* US shift to chip-and-pin fuels growth
* Firm eyes 14-16 pct organic growth in 2014
(Adds CFO quote, background)
July 30 French payments firm Ingenico
raised its annual organic growth and operating margin targets on
Wednesday after revenue rose sharply in the second quarter,
helped by a transition to chip-and-pin payment terminals in the
Ingenico, which builds such terminals, is benefiting from
regulatory changes in the United States which will force all
retailers to adopt the chip-and-pin system -- already standard
in Europe -- by October 2015 for most payments.
As Ingenico grabs market share in the United States, sales
in North America jumped by 57 percent over the first half,
year-on-year. Second-quarter revenue overall was 378 million
euros ($506 million), up 20 percent from the same period last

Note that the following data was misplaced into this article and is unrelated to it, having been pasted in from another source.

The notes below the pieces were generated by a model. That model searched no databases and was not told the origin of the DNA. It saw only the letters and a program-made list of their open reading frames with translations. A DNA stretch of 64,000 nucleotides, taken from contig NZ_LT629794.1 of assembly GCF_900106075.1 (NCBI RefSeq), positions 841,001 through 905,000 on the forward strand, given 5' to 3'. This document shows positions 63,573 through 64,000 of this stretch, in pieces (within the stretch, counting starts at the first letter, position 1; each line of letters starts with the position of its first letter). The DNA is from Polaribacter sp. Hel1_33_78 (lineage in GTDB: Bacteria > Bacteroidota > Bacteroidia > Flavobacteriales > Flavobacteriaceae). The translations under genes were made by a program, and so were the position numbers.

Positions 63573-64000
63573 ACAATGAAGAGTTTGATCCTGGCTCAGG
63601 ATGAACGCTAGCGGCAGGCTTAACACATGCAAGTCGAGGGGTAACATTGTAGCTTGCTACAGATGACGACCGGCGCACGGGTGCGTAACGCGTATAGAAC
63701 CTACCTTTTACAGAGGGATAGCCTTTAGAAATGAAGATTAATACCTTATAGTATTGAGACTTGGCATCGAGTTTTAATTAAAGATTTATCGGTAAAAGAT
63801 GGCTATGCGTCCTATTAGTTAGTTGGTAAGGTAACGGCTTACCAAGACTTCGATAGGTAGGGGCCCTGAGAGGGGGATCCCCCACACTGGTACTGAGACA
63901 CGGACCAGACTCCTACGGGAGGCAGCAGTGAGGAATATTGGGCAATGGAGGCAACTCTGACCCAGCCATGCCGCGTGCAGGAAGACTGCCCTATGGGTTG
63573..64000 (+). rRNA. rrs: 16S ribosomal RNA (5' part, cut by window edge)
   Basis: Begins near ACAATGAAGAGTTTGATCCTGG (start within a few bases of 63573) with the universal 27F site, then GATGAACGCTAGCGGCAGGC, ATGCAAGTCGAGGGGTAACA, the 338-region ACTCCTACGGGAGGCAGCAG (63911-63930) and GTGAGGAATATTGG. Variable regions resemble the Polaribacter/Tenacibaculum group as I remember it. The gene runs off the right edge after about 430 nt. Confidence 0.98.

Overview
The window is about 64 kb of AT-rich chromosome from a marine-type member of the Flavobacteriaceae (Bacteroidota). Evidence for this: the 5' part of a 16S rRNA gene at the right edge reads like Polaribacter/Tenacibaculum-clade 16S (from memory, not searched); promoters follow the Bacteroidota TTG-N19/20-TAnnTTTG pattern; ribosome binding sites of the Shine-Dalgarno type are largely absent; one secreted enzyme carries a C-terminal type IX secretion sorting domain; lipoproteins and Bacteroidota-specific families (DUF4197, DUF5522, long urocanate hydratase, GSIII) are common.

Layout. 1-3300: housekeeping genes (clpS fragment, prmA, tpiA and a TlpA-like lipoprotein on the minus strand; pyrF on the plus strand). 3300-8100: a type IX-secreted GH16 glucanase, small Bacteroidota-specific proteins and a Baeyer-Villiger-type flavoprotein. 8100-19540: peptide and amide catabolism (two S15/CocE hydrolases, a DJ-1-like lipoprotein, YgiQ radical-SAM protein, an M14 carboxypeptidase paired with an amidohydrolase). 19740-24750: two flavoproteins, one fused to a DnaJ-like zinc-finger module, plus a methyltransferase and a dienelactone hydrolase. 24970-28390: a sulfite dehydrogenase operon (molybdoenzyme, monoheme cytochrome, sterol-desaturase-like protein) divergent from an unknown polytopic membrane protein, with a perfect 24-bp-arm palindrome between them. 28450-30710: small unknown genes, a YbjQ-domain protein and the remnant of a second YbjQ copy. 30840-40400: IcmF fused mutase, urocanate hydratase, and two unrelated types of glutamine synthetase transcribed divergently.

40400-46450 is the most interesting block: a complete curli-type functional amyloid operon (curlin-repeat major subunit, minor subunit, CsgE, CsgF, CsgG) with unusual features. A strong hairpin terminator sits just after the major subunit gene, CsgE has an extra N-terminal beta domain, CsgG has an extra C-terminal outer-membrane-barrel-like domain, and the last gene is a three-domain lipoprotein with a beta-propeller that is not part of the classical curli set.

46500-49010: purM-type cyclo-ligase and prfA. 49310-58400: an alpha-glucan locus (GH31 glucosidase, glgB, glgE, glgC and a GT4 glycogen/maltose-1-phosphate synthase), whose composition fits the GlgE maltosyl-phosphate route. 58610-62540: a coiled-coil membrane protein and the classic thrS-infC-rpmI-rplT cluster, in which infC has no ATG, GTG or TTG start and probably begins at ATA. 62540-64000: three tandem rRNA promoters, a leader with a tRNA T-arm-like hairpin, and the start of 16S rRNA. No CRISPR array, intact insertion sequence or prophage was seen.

The firm raised its organic growth forecast to 14 to 16
percent this year, versus an earlier target of 10-15 percent.
It raised its earnings before interest, tax, depreciation
and amortisation (EBITDA) margin target to 21.5 to 22.5 percent
from 21 percent previously. Second-quarter revenue was 378
million euros ($506 million), up 20 percent from the same period
"I think we have reached levels of profitability which are
very strong, we don't think we can go a lot on top of that,"
said Chief Financial Officer Patrice Durand, referring to the
Ingenico announced earlier this month it had entered
exclusive talks with online payments company Global Collect with
which it hopes to tap into strong growth in online payments,
notably in the United States.
Netherlands-based Global Collect, which operates in 170
countries, is specialised in facilitating cross-border
purchases, an expanding market.
Ingenico will also be rolling out its next-generation
payment platform, Telium 3, at the end of this year with
revenues expected to start accruing next year, said Chief
Executive Philippe Lazare.
Asked whether the new terminals would be priced differently
than the previous version, he said: "The idea is not to sell
them at a cheaper price than the previous one."
(1 US dollar = 0.7475 euro)
(Reporting By Nicholas Vinocur; Editing by Leila Abboud and